• Ghana – Reducing Post Harvest Losses Through Capacity Building Ghana’s grain supply suffers from estimated post harvest losses of 30‐40 percent because of inadequate commercial and on‐ farm commodity storage and handling facilities. US commodities exported to these countries face a similar fate when placed in these inadequate storage facilities. USDA, in collaboration with several Land‐Grant University specialists developed, and is delivering, a series of training and capacity building programs in Ghana to improve large scale, bagged, and on‐ farm storage systems. Just a few months ago USDA’s Foreign Agricultural Service staff in Ghana, along with three U.S. university grain storage experts met with 40 Ghanaian stakeholders to explain flaws in their current methods moisture‐testing grain (hand‐rubbing, biting, etc.) and to train the Ghanaian participants to use equipment to gauge moisture content in order to minimize moisture losses. This training has the potential to dramatically reduce post harvest losses.
  • West Africa – Sanitary and Phyto‐Sanitary (SPS) Capacity Building to Reduce Trans‐boundary Animal Diseases. As part of SPS capacity building efforts in West Africa, USAID and USDA/APHIS have worked collaboratively to organize a cross‐border meeting on River Valley Fever ‐ a viral disease that is also transmitted to humans. To strengthen communication between Mauritania, Mali, and Senegal and to discuss reactivating the monitoring networks for the disease in these countries. In 2010, outbreaks Mauritania killed both humans and animals ‐ and it is hoped that this improved communication will help prevent outbreaks in neighboring Senegal and Mali where herds from Mauritania go some seasons for pasture. USDA and USAID helped Mauritania secure funding from FAO to initiate their surveillance efforts for 2011.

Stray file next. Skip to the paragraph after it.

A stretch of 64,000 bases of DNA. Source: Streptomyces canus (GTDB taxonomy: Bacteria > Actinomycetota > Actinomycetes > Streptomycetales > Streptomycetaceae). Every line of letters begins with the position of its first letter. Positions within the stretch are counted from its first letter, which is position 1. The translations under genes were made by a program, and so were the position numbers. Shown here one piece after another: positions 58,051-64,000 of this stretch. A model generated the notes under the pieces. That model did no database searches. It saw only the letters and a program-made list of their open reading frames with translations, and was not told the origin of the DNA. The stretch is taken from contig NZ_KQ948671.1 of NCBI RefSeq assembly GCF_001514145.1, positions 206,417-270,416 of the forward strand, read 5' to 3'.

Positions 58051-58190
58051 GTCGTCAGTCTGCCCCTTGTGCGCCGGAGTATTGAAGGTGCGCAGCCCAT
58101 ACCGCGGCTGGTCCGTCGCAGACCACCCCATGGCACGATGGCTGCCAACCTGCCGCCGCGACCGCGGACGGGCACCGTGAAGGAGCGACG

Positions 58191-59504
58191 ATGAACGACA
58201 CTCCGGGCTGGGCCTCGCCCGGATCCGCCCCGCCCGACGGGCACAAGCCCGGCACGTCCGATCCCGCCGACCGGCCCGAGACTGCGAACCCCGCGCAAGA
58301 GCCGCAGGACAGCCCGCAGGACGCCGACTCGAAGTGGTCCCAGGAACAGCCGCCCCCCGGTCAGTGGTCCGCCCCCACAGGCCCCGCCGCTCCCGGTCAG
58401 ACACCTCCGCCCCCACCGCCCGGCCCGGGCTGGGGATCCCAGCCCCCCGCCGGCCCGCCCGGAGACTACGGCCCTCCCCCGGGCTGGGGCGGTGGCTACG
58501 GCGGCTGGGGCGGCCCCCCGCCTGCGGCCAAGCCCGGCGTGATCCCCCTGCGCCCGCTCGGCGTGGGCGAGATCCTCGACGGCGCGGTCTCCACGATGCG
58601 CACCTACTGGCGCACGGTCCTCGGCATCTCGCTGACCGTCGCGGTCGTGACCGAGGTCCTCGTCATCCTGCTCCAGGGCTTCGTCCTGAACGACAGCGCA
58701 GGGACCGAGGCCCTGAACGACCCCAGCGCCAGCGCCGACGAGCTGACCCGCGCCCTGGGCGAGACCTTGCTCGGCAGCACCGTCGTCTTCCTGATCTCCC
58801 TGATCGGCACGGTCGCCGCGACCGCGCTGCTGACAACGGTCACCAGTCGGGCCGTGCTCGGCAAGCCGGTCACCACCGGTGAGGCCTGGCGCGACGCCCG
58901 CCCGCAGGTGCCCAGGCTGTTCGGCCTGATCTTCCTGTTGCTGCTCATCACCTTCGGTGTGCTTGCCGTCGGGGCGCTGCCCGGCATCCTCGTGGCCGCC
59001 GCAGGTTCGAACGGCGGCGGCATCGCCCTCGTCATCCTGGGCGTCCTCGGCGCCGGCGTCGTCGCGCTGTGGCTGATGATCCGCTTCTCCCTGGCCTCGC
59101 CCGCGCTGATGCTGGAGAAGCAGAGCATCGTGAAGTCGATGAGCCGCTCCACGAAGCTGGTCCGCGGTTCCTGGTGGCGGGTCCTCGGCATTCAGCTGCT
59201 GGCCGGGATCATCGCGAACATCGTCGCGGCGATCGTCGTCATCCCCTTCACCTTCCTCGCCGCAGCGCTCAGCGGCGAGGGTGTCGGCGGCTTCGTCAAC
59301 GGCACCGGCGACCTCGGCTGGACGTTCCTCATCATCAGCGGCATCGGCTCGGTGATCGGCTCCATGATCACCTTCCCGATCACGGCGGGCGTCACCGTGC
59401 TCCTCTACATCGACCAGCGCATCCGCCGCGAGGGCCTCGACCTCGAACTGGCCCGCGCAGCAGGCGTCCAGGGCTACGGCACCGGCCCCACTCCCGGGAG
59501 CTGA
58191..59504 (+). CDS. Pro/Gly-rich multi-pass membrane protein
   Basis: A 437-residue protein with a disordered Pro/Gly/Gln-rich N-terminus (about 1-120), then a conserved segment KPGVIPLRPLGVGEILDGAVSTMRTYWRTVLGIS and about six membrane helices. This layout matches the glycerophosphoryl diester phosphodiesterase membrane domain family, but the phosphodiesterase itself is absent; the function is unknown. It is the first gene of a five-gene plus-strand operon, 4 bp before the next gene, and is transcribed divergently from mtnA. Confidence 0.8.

• Kenya – Capacity Building for Plant and Animal Health Through the USDA Cochran Fellowship Program. Over the last few years, the Kenya Plant Health Inspectorate Service has adopted the USDA APHIS inspection system structure at ports of entry as a result of their exposure to U.S. Regulatory systems through Cochran Training Programs. This is providing direct benefits to the Kenyan economy as they are now exporting three fresh vegetable commodities to the United States ‐ but it has the potential to make a big difference in the region. Kenya’s plant regulatory body is the model to which other African nations aspire. And what’s more, Kenyan staff who have been trained through the Cochran Program to prepare pest risk assessments lend their skills to other nations staff at workshops and intergovernmental meetings. This partnership has also provided the foundation for development of an East Africa pest database.

Collaboration with / Role of other global partners: But while our Feed the Future Program and the partnerships it has clarified, streamlined and inspired is delivering real results, we also recognize the critical role the international community must play in sustaining and enabling progress and innovation in agriculture. This commitment is already moving forward.